Modifying child support in Tennessee can be challenging. There are other factors that can/must be considered when seeking a modification such as split parenting and arrears in child support. Below are some steps in analyzing whether either parent may qualify for a modification of child support.

Gather current financial information

Because the “significant variance” is determined by a 15% change between the original obligation and the current results of the Child Support Worksheet, the current financial information of both parents is vital. Most parenting plans have a provision obligating each parent to provide the other with current financial information when requested. Whether your parenting plan does or not, you may still request the information. If the other parent refuses to provide their information, we will have to seek other methods of getting it.  

Make an accurate record of visitation

An important variable for the Child Support Worksheet is the number of days the child/children spend with each parent. Make sure that we have an accurate record of each parent’s actual visitation. The parenting plan has a schedule for visitation, but there are times when that plan is not followed precisely, and any change in the amount of visitation may have an effect on the Child Support Worksheet.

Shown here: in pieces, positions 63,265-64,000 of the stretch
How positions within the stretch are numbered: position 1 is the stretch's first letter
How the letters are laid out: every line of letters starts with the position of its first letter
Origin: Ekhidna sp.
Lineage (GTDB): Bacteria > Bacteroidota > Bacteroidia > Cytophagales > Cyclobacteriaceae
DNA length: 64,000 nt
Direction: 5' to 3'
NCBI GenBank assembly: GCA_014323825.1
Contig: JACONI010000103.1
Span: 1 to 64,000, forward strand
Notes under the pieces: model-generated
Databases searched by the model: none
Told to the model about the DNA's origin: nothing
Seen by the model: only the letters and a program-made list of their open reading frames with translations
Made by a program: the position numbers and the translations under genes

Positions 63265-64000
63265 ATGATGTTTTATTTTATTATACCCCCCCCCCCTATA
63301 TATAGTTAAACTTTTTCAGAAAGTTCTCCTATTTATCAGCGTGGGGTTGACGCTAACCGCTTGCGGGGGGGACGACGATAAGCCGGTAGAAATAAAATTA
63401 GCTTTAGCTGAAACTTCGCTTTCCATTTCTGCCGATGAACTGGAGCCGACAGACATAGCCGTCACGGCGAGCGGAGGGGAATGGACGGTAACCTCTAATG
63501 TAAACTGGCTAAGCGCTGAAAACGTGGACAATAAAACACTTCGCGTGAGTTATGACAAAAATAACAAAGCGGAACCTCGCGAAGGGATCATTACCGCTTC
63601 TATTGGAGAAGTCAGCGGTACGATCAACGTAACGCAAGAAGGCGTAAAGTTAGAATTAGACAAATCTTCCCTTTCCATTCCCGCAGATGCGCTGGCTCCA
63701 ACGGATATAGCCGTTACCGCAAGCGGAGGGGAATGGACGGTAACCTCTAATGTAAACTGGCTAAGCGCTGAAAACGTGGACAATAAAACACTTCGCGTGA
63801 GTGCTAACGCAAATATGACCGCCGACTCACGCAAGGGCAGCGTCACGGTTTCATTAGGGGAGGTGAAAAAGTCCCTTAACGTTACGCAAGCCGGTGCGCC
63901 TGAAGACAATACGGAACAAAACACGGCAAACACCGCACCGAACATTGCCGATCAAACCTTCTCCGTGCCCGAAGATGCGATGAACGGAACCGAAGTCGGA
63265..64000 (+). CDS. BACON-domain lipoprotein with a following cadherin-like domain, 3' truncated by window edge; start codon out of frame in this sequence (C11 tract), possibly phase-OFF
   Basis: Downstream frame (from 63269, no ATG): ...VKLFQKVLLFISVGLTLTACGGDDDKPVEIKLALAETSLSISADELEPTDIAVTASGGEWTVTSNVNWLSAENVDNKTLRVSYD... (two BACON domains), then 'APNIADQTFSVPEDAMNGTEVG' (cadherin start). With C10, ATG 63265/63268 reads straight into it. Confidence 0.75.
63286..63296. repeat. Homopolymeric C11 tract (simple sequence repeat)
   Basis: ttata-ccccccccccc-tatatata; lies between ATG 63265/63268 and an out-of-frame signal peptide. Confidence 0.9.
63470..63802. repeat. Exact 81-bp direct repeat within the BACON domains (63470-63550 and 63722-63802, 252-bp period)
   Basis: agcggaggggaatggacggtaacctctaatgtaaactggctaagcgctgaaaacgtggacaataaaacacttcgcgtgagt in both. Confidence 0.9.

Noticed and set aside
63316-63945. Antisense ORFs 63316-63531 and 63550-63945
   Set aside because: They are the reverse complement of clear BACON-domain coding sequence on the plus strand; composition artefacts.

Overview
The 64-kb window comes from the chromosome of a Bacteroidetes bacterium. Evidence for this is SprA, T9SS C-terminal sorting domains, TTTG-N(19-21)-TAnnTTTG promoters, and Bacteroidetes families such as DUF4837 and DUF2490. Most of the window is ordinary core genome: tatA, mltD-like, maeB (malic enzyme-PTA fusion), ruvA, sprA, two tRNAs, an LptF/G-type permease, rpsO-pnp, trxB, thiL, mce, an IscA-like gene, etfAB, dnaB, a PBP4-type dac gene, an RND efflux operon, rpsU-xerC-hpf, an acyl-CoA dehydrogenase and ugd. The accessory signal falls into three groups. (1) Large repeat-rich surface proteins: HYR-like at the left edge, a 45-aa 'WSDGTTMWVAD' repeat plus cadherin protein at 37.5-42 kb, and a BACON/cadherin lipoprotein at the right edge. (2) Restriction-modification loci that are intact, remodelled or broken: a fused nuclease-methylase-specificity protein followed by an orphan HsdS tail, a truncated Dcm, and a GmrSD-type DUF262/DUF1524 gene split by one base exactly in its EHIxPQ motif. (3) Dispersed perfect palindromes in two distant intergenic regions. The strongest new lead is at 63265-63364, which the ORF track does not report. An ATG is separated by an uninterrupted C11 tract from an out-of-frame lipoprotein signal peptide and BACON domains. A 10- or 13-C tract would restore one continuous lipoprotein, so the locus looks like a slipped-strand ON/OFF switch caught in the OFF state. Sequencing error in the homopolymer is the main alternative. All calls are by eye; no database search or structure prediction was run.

Determining if there has been a “significant variance”

Once we have all the current financial and visitation information of both parents, we will run the numbers in the Child Support Worksheet. We then compare the new numbers with the existing numbers to see if there has been a “significant variance.”

“(c)  For all orders that were established or modified January 18, 2005 or after, under the income shares guidelines, a significant variance is defined as at least a fifteen percent (15%) change between the amount of the current support order (not including any deviation amount) and the amount of the proposed presumptive support order…” Rule 1240-2-4-.05(2)(c).

Healthcare need of the child/children

The child/children’s healthcare needs may provide an exception allowing for modifying child support. According to Tennessee Child Support Guidelines Rule 1240-2-4-.5(a),

“(a)  …[T]he necessity of providing for the child’s health care needs shall be a basis for modification regardless of whether a modification in the amount of child support is warranted by other criteria.” Rule 1240-2-4-.05(a).

This means that even without the “significant variance” of 15%, child support may be modified to address the child/children’s healthcare needs.

Determining whether the parent responsible for paying support is in arrears

If the court finds that the parent responsible for paying child support is intentionally in arrears, the court can deny a modification. Simply being in arrears is not a sufficient ground for denying a modification, the failure to pay must be intentional.

Prepare and file the petition

Once all the relevant information is collected and all the worksheets are completed, we will prepare a petition modifying child support and file it with the court.

If you are interested in modifying your child support obligation in Tennessee, contact Nashville Divorce Lawyers of the Law Office of Lords and Cate to discuss any legal concerns and questions you have. We can help protect your legal rights through this process.